What others are saying:

From an review: “Stephen Jimenez’s The Book of Matt: Hidden Truths About the Murder of Matthew Shepard”  is a compelling story of a journalist’s determination to ascertain why Matthew Shepard — a gay University of Wyoming student — was viciously killed in 1998. The story that had been told in the media, and to some extent in the courtroom, was that Shepard had made a pass at two strangers in a bar, who became outraged, took Shepard to a remote spot, bashed his head in, and left him affixed to a fence, to die. It was the anti-gay hate crime of the century, and while the rationale for including anti-gay attacks under hate crime law was clearly established long before the Shepard murder, his case became a symbol and rallying point for such legislation.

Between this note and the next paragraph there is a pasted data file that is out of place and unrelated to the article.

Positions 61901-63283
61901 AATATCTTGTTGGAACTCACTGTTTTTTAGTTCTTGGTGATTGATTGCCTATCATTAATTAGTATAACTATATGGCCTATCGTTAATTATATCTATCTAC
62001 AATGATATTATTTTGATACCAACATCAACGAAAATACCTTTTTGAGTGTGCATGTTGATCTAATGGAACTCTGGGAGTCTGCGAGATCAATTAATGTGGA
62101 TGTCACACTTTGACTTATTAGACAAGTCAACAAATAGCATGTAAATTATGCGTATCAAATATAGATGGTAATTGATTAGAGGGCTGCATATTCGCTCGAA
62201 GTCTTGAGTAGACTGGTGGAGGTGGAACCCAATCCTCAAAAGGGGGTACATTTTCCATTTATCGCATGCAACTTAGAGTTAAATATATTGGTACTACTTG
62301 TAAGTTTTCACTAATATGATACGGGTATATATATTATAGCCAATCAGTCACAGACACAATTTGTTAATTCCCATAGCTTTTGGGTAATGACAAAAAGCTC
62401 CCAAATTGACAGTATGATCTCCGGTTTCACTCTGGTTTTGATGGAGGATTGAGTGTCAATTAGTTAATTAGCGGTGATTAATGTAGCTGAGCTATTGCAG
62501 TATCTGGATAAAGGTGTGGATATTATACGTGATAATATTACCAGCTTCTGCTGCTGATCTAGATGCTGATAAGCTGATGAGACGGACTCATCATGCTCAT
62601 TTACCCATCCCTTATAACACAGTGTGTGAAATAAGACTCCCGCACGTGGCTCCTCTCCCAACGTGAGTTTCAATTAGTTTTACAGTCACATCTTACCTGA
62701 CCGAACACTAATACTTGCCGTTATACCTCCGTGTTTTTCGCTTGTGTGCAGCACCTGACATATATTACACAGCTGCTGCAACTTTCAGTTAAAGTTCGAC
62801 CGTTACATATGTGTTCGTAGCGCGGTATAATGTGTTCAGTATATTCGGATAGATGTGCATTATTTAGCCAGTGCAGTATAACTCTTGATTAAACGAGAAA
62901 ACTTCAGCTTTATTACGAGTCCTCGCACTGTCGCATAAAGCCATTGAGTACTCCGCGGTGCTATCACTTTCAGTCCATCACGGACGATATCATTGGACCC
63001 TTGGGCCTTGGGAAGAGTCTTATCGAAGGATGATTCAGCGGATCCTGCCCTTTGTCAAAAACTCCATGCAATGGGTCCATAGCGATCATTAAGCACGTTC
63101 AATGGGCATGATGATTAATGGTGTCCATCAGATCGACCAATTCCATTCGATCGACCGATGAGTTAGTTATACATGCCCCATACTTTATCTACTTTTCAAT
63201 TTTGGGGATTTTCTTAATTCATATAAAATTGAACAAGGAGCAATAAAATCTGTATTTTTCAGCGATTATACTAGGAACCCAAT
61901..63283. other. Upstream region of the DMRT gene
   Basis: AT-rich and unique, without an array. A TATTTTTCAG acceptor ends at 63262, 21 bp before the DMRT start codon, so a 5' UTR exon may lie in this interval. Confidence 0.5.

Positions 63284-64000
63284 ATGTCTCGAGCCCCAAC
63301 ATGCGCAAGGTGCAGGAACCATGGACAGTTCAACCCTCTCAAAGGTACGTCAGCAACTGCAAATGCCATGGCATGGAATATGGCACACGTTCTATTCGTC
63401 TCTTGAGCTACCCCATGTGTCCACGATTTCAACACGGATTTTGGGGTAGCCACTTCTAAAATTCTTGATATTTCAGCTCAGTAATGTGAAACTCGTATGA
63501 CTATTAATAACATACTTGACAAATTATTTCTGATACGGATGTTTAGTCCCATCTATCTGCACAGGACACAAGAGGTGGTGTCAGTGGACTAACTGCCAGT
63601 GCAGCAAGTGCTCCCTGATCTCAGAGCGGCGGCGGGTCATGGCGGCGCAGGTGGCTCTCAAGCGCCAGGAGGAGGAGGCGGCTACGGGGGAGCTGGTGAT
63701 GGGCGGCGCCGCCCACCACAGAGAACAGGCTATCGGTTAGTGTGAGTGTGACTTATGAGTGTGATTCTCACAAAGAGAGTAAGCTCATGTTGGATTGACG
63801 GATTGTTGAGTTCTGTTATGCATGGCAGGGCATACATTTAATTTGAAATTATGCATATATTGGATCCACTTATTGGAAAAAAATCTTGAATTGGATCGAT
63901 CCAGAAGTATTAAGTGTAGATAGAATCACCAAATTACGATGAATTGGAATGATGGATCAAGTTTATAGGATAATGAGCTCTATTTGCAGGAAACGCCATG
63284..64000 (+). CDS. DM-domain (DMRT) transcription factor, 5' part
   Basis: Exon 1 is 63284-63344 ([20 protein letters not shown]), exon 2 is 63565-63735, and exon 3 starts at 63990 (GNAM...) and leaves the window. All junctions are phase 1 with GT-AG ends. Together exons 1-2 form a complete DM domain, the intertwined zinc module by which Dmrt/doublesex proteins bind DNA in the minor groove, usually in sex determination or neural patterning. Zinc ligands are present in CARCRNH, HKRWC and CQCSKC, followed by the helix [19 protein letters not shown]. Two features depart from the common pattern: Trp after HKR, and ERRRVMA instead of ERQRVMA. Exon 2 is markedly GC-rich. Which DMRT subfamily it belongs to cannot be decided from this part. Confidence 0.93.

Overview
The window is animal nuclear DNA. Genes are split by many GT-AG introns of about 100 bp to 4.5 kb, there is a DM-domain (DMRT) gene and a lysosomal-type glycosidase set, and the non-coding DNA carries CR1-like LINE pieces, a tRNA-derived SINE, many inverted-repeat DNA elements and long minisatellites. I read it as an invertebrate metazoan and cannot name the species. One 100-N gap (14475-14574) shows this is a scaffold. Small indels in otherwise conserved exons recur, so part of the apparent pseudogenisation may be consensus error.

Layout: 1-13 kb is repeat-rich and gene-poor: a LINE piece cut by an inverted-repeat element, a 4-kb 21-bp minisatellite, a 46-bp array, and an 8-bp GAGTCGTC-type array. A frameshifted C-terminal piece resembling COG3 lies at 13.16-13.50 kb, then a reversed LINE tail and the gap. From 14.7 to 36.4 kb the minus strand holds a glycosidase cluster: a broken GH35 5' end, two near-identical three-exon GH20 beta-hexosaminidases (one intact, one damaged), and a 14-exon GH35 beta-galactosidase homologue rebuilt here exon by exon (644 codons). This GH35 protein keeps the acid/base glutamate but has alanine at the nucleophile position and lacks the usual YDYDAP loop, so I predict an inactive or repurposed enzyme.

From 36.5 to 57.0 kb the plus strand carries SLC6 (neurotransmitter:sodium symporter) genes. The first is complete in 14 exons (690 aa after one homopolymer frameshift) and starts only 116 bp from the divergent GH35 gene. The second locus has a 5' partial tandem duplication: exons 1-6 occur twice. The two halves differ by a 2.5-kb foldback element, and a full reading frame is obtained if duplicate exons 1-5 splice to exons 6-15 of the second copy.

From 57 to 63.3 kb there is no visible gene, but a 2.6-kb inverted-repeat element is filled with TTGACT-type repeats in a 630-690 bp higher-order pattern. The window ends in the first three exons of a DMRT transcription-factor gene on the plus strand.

“Jimenez, however, uncovered another story, one that was to some extent unappreciated at the time of the crime, but was also intentionally hidden for a variety of motivations. Among those motivations were fear, courtroom strategy, and the desire of media, activists, and others to believe the powerful story of a gay man being brutally killed for no other reason than he made an unwelcome pass at a man he happened to meet in a bar.

“Shepard and his killer, Aaron McKinney, were not strangers after all. In fact Aaron McKinney was a bisexual, who had had sex with Shepard. And both were dealers of methamphetamine.

“Jimenez makes a strong case that the unappreciated lesson of the Shepard murder is one about the dangers of methamphetamine. This book is a well-constructed narrative of a 13-year investigative quest by a talented author whose passion for uncovering the true story rings clear. Highly recommended.”